Advance Wars 1+2 Re-Boot Camp review: a near-excellent strategy revival
4:00 pm | April 19, 2023

Author: admin | Category: Computers Gadgets | Tags: | Comments: Off

Advance Wars, as a series, is a choice pick to resurrect on Nintendo Switch. The console’s portable nature is a perfect fit for its quickfire military strategy. And indeed, WayForward’s Advance Wars 1+2 Re-Boot Camp is a welcome return for the long-dormant franchise, regardless of the fact it’s a bundled pair of remakes.

For the most part, it’s a solid translation to Nintendo Switch. Advance Wars 1+2 Re-Boot Camp retains the original’s nail-biting tactical gameplay, where strong enemy AI capitalizes on mistakes as tiny as one of your units being just a single tile out of place. Advance Wars remains refreshingly hard, and hasn’t lost its edge two decades on.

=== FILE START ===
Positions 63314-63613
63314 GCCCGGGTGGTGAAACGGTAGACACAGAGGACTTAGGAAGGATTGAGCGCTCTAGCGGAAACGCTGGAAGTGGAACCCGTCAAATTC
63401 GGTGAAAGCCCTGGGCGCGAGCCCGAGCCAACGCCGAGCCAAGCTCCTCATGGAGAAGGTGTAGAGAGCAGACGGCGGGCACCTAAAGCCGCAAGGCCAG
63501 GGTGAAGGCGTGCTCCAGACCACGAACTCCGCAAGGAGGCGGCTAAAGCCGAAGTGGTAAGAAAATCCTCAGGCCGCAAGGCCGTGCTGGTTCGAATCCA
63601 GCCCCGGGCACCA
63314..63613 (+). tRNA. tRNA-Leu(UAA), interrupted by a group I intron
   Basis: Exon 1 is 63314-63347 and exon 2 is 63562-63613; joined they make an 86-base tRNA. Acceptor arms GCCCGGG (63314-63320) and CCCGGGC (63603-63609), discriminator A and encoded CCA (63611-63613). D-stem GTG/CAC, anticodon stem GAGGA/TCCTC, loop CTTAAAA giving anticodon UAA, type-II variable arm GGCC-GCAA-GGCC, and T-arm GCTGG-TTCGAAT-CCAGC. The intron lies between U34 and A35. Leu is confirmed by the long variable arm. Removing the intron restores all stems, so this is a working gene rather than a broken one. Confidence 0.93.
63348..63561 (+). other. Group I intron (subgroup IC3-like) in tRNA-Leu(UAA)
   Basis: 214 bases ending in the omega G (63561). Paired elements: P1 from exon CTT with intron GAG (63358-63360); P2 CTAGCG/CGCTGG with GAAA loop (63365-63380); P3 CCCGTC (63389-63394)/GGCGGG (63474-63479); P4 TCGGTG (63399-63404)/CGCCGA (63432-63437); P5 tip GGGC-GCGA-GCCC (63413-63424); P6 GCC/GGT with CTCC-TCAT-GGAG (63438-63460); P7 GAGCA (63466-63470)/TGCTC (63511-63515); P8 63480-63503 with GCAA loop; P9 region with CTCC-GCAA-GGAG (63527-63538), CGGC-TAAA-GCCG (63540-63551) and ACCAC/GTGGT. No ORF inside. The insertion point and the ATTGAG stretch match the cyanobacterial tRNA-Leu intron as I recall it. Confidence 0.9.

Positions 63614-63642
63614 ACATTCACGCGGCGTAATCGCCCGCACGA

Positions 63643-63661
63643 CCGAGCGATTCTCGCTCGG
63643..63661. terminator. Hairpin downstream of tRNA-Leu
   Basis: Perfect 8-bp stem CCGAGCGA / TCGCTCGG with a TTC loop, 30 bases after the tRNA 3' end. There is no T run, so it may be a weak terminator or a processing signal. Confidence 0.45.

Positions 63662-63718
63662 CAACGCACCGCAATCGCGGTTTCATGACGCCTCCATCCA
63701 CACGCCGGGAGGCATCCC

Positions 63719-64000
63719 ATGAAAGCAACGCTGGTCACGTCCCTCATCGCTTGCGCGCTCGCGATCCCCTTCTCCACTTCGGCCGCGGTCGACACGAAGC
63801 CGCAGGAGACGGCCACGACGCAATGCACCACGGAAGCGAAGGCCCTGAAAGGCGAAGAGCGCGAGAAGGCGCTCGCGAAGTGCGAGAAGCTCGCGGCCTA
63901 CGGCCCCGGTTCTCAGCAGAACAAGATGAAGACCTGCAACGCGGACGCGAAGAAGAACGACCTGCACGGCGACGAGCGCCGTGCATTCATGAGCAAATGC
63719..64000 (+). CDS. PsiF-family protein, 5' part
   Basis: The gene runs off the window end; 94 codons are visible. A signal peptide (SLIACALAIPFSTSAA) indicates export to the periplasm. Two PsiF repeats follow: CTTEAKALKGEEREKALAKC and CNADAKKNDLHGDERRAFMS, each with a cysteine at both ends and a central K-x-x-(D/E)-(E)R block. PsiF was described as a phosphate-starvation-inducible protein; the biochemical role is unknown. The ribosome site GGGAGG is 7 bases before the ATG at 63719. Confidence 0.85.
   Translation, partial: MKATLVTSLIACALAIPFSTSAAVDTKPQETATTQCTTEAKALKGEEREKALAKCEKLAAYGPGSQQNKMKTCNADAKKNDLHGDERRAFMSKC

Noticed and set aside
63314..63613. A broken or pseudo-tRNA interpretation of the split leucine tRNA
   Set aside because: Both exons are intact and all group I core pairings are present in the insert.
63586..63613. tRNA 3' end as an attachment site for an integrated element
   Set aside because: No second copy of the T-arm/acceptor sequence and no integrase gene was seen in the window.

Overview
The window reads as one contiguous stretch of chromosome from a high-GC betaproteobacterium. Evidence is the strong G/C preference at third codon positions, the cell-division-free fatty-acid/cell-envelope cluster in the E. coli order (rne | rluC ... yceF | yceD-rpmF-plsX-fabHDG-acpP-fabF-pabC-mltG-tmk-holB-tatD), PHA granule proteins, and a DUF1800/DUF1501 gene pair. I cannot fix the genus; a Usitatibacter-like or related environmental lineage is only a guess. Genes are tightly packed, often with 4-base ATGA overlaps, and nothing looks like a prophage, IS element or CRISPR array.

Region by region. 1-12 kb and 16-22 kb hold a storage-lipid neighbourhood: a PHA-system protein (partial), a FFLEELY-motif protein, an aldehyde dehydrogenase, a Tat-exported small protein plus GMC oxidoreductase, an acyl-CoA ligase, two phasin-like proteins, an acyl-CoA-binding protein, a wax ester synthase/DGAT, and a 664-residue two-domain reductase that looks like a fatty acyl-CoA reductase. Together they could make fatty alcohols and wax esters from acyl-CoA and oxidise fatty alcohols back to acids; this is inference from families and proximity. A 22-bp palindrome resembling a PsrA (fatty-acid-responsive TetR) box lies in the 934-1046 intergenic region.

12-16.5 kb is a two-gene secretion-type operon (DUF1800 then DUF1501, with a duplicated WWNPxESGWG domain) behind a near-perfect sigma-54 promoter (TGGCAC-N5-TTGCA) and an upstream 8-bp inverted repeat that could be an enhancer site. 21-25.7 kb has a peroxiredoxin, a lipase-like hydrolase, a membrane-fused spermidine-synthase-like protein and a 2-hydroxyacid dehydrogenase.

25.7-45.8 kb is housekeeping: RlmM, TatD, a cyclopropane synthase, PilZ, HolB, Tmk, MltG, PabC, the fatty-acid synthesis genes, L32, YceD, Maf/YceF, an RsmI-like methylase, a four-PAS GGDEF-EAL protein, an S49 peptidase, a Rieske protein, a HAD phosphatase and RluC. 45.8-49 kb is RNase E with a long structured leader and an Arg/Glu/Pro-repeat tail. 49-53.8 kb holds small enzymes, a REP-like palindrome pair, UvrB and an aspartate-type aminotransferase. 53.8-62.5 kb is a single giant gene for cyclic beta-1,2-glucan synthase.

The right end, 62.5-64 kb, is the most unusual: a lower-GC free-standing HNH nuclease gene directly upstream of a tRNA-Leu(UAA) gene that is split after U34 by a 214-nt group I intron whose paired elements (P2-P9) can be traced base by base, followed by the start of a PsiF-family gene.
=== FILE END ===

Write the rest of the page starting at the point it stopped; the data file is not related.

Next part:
I wish I could say the overall package was a slam dunk. Yet alas, despite being as fun now as it was way back then, Advance Wars 1+2 Re-Boot Camp is hampered by choppy performance brought on by an unlocked framerate, a questionable 3D makeover that’s bound to prove divisive, and lengthy load times that’re a far cry from the instantaneous action of the GBA originals.

Just about salvaged by a wealth of content, wonderful artwork and a fantastic remixed soundtrack, Advance Wars 1+2 Re-Boot Camp is still well worth your hard-earned time and money despite its notable setbacks. 

Off to war

Advance Wars 1+2 Re-Boot Camp CO Nell during dialogue scene

(Image credit: Nintendo)

Advance Wars 1+2 Re-Boot Camp remains identical to its GBA counterparts. But if you’ve yet to be drafted into the ranks of its various commanding officers, here’s a quick rundown.